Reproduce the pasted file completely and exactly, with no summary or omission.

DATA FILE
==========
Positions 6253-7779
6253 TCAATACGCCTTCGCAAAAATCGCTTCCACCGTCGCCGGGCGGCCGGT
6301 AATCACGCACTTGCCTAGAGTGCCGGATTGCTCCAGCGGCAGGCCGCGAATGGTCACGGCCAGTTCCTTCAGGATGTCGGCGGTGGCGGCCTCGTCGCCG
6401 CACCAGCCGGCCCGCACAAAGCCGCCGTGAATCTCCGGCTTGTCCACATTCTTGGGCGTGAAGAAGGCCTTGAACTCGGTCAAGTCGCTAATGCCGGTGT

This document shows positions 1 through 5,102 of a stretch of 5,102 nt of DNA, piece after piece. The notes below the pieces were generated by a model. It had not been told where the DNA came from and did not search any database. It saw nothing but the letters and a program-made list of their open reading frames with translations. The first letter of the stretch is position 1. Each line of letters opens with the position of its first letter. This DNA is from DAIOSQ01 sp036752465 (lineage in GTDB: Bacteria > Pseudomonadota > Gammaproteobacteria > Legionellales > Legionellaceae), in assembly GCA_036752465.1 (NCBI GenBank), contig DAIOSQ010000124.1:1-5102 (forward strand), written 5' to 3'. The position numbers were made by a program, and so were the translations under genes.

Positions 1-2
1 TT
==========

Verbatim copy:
Positions 6253-7779
6253 TCAATACGCCTTCGCAAAAATCGCTTCCACCGTCGCCGGGCGGCCGGT
6301 AATCACGCACTTGCCTAGAGTGCCGGATTGCTCCAGCGGCAGGCCGCGAATGGTCACGGCCAGTTCCTTCAGGATGTCGGCGGTGGCGGCCTCGTCGCCG
6401 CACCAGCCGGCCCGCACAAAGCCGCCGTGAATCTCCGGCTTGTCCACATTCTTGGGCGTGAAGAAGGCCTTGAACTCGGTCAAGTCGCTAATGCCGGTGT

This document shows positions 1 through 5,102 of a stretch of 5,102 nt of DNA, piece after piece. The notes below the pieces were generated by a model. It had not been told where the DNA came from and did not search any database. It saw nothing but the letters and a program-made list of their open reading frames with translations. The first letter of the stretch is position 1. Each line of letters opens with the position of its first letter. This DNA is from DAIOSQ01 sp036752465 (lineage in GTDB: Bacteria > Pseudomonadota > Gammaproteobacteria > Legionellales > Legionellaceae), in assembly GCA_036752465.1 (NCBI GenBank), contig DAIOSQ010000124.1:1-5102 (forward strand), written 5' to 3'. The position numbers were made by a program, and so were the translations under genes.

Positions 1-2
1 TT